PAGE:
Fresh off a demoralized 38-13 loss to TCU, the Colorado Buffaloes headed down I-25 to take on the Air Force Falcons, perhaps the best team in the Mountain West. The Buffs were 17-point underdogs to an in-state rival and they were unable to cover even that wide gap in this 41-10 loss. The bad thing is that they had a chance in the second half, but didn’t take advantage of their chances and just kind of gave up after that.
On a cold, wet day on the road, the Buffs looked like they wanted to be at home, snuggled up in a blanket and crouched over a hot cocoa (with marshmallows). Cozy fall days are the best. I don’t fault this team for starting the game like they had their blanket ripped off, hot cocoa poured out, shoulder pads strapped on and sent outside.
J.T. Shrout, ungloved debutant, did not make the most of his first career start. It started poorly, went poorly and ended poorly. On the second play of his first drive, the shotgun snap slipped through his fingers and was recovered by Air Force. They immediately scored, taking a 7-0 lead just 33 seconds into the game.
Shrout, newly begloved, looked more settled on his second drive. However, his dart to Daniel Arias was dropped and his 8-yard scramble was short of the first down. Colorado’s defense looked better on the ensuing Air Force drive and forced Troy Calhoun to go for a 54-yard field goal in bad conditions. Matthew Dapore crushed the kick, his career long.
Down 10-0, the Buffs went 3-and-out. But it wasn’t that bad — Shrout threw a 40-yard dime to Chase Penry, but there was great coverage and the Cherry Creek receiver couldn’t secure the one-handed catch. The Buffs and Falcons then traded punts before Dapore hit another booming 47-yard field goal. Somewhere in there Trevor Woods had some great tackles, freshman Tyus Martin stuffed a run and Air Force’s Zac Larrier took a couple jet sweeps 20 yards a piece.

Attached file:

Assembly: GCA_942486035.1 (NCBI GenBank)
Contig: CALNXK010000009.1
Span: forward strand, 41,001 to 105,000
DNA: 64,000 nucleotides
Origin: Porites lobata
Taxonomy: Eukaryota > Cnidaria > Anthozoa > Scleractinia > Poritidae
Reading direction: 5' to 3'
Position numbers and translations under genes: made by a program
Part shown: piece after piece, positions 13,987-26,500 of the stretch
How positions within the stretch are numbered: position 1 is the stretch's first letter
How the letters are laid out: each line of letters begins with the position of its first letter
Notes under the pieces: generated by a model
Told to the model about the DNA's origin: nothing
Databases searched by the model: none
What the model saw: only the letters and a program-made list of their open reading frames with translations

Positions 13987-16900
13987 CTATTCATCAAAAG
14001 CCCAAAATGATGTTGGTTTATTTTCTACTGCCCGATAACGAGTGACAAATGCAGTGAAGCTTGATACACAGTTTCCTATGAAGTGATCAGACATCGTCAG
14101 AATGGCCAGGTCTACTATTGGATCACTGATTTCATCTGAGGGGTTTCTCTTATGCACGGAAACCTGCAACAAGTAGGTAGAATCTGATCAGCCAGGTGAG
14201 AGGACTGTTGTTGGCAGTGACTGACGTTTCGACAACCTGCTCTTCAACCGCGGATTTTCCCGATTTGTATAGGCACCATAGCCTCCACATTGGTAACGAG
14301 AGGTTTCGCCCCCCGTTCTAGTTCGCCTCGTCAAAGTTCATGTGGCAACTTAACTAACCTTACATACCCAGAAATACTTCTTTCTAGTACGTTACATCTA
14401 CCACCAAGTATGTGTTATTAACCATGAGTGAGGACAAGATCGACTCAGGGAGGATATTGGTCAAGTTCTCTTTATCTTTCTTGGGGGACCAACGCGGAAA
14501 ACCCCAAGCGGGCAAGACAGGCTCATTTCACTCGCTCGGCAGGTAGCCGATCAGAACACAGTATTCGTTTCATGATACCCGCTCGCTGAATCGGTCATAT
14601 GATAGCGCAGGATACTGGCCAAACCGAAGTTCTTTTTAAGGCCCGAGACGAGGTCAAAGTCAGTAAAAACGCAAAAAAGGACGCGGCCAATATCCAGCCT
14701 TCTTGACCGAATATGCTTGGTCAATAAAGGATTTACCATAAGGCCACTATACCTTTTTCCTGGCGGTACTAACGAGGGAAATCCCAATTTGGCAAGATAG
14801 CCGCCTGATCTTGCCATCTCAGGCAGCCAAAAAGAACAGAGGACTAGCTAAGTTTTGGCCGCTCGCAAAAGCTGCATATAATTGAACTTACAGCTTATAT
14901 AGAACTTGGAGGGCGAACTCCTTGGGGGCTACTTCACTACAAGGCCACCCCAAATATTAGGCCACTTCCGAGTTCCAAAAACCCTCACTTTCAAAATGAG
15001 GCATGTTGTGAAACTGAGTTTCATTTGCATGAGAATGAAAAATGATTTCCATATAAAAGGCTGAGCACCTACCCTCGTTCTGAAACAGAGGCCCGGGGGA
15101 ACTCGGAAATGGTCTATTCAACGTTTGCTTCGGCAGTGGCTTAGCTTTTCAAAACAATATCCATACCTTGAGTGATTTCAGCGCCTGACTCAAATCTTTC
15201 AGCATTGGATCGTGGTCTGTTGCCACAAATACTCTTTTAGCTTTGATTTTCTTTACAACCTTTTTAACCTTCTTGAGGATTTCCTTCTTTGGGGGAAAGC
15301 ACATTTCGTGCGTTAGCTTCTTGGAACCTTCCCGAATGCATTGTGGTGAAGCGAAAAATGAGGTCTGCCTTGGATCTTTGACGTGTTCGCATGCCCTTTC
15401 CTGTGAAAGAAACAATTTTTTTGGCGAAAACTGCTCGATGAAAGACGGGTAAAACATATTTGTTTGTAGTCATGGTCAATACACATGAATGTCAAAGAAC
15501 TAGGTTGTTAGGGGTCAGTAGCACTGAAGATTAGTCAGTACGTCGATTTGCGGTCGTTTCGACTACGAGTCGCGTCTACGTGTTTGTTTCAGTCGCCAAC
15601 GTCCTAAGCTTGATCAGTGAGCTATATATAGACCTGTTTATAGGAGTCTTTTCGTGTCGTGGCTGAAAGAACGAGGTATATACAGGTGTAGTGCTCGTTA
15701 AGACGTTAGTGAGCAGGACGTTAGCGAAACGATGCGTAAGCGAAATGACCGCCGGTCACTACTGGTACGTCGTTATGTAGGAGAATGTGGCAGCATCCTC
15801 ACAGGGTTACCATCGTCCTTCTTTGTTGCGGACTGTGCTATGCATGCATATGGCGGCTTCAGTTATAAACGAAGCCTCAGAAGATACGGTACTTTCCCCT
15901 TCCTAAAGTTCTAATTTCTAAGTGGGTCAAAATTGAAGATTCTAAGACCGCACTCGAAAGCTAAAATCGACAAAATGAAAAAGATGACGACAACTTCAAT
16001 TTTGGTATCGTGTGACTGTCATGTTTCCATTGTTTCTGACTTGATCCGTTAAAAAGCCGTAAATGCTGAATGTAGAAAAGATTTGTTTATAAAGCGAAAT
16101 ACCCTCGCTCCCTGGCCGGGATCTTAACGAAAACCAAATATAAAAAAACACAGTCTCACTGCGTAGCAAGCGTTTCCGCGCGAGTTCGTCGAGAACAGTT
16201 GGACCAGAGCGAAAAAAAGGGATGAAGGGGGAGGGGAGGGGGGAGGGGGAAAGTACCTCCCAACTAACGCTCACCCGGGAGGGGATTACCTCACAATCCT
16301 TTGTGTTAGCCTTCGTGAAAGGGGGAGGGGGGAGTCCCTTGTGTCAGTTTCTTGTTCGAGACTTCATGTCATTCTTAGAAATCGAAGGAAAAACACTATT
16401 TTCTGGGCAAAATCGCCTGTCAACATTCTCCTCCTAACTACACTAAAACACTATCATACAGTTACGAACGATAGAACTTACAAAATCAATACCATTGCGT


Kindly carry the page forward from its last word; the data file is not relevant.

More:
Things started to look hopeless after Shrout committed another turnover, this time an interception that was slightly off target but should have been caught instead of tipped to Camby Goff. Air Force turned that short field into Brad Roberts’ second touchdown, extending the lead to 20-0.
To everyone’s surprise, the Buffs turned things around, seemingly out of nowhere. Alex Fontenot broke off a 21-yard run, their second first down of the day. Deion Smith then took a carry 23 yards, then another 25 yards to the end zone. After putting up maybe the worst 3.5 quarters of Colorado football since the dreaded Embree days, the Buffs eased into a 4-play, 71-yard touchdown drive.
Air Force matched them with their own meandering drive into the red zone, but just as John Eldridge III reached out to cap a 10-play, 66-yard drive, big Jalen Sami knocked the ball out at the goal line. Josh Chandler-Semedo dove on top and suddenly Colorado had the break they needed to get back into the game.
The Buffs did nothing on that next drive, but they got a do-over when Woods forced yet another fumble that Chance Main pounced on. The Buffs did nothing with that drive as well, but they were already deep into Air Force territory so Cole Becker just had to hit a field goal to make the score 20-10 going into halftime.
For those morbidly curious, these teams combined for 28 yards passing. Air Force’s Haaziq Daniels went 0/3 and Shrout was 3/12 with an interception and a fumble.